Students and staff in the School of Computer Science & Informatics, can upload and publish their own websites on the School's
users Web server. The information here will tell you how to create the website, how to upload or remove pages, and how to write and install CGI programs. It also tells you how to publish your site so that it can be viewed on the World Wide Web.
Staff and students in Cardiff School of Computer Science & Informatics can create and publish a web site on the School's
users web server http://users.cs.cf.ac.uk/. Use of the users web site is purely voluntary — it is not necessary for your work within the School. You decide whether or not to create pages for the server and whether or not to
publish them on the World Wide Web. Web projects and other work for your course modules in the School should be installed on the the School's
project web server (see Creating a Web site on the School's Project Web Server).
There are a few steps for setting up a web site.
publishyour web site.
MailNameis your mail name) to see your web site.
In order to create your users web site, you will first need to upload files to it - HTML files, PHP script files or CGI scripts.
You can upload pages through the School's web site upload server websites.cs.cf.ac.uk.
Connect an SFTP-enabled client application to fileserver websites.cs.cf.ac.uk. For example, you can use —:
WinSCPon a Microsoft Windows PC or laptop.
sshfson a Linux workstation or laptop.
Cyberduckon a Macintosh workstation or Macbook.
There's also a version of
Cyberduck for Windows. The portable application
Filezilla is available for all platforms, too.
Connect one of these applications to websites.cs.cf.ac.uk. You will see two sub-directories, project and users. Navigate to the
users directory to upload files for your
users web site.
For further details on uploading files from Windows see Accessing Your University Files Remotely from Windows and Vista. For uploading from Linux, see Accessing Your University Files Remotely from Linux PCs and Laptops, and for uploading from Macs see Accessing Your University Files Remotely from a Macintosh.
The upload server websites.cs.cf.ac.uk also allows connection via secure WebDAV as well as SFTP. Secure WebDAV is available in
Caja on Linux (Mint),
Window Explorer on Windows, and the Finder on Macs. Simple FTP can be used from within the School network too.
If you want to create your web site with an open source or commercial web site design/publishing application, the software will need to have either SFTP or secure WebDAV upload capability. Connect the application to server websites.cs.cf.ac.uk with directory
Another way to upload files is to use the web site administration web application. This is an application you can use from any web browser. Simply direct your browser to
Administering Your Websites from a Web Browser with the Website Administration Application.
The web site administration application lets you upload or delete page and script files, create directories, change file access modes and upload and extract zip or tar archives.
The web site administration program is described more fully in the Appendix [[another note]].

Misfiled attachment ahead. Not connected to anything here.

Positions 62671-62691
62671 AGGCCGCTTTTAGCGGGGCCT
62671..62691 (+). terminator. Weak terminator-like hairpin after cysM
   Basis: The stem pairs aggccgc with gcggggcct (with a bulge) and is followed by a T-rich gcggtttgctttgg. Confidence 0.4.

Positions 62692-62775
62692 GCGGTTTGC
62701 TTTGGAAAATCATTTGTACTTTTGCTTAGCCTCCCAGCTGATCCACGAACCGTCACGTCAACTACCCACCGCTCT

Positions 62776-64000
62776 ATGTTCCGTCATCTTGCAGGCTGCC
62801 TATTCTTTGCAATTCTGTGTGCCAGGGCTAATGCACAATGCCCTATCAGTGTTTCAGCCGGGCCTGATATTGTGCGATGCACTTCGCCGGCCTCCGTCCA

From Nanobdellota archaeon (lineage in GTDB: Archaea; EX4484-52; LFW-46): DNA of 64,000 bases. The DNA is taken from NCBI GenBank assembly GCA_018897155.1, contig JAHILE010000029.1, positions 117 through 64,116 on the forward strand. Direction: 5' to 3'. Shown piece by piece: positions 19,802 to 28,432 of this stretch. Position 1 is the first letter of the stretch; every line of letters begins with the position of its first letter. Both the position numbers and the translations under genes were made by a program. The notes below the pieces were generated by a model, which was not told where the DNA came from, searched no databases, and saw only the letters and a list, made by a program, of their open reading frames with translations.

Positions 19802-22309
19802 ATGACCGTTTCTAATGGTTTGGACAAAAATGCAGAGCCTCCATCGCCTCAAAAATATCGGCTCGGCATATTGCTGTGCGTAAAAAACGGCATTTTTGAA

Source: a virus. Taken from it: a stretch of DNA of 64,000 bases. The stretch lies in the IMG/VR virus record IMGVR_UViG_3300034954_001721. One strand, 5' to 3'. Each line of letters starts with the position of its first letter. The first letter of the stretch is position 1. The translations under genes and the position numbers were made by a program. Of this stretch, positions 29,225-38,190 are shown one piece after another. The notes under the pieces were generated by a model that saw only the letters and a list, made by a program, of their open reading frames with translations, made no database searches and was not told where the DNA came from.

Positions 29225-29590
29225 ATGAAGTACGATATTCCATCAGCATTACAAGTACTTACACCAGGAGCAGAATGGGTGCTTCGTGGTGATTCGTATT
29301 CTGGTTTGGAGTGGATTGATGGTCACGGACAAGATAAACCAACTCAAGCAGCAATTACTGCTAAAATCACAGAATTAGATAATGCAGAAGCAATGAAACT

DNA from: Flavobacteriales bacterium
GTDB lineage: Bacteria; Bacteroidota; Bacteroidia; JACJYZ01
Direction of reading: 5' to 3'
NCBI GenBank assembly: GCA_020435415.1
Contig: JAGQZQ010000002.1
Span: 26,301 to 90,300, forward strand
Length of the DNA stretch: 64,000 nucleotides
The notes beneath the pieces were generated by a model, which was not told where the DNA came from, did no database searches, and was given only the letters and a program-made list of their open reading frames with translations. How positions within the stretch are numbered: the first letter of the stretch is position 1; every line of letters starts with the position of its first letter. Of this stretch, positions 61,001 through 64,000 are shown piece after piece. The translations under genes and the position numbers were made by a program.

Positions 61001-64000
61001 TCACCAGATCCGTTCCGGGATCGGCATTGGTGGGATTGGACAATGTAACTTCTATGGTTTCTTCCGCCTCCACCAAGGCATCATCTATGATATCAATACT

Even after upload, your web site is not available for viewing until you
publish it. Publishing your site will list it in the users web site index page and make its URL available to the Internet.
Open the URL http://users.cs.cf.ac.uk/, and you will see the index page where all of the users web sites are listed.
In the left-side menu, notice the entry
Publish your site. Click on this to begin the process of making your site visible.
You will need to authenticate to get to the
Publish Your Site page. On the page, enter your password again and click the
Authorise button. This will publish your pages on the
When you click on the
Authorise button, you agree to abide by the rules that apply to the
users server. Your mail name will appear on the
users index page and your web site will be accessible over the World Wide Web. It is
your responsibility to ensure that the pages you publish are
proper and lawful.
After a few minutes, your mail name will appear as a link on the index page.
unpublish your web site and hide your documents from browsers in the Internet. Click on
Unpublish your site in the left-side menu to go to the
Unpublish Your Site web page.
The files will remain in place, however, and you can still upload or delete them using the web site administration program, or by STFP or secure WebDAV.
Once you have created and uploaded your site, and published it and made it visible on the Internet, you can view your site at http://users.cs.cf.ac.uk/MailName (where
MailName is your University or Computer Science mail name).
Publishing on the
users web site is a privilege offered to users within Computer Science & Informatics and it is your duty to treat this privilege responsibly and ethically.
Pages on the
users server are visible to the whole Internet and are subject to School Rules, University Regulations, the Regulations of the University's Internet Provider (JISC), and legal restrictions regarding the propriety of their content. The Rules and Regulations include:
Pages that are considered to be inappropriate by the Head of School or his designated web masters will be removed without appeal.
If you wish to create web pages that you don't want published on the Internet, use the
project server instead of the
users server. The
project server is visible from within the School's Intranet only - see Creating a Web site on the School's Project Web Server.
We can consider pages on a web server to be in four categories.
Files containing HTML text, images, etc which are formatted and displayed by the client browser (such as
Internet Explorer). You may write such documents directly - in a simple text editor, for example - or you may use a web authoring program. On the server, HTML files are named
Pages generated on the fly by the server. The server understands the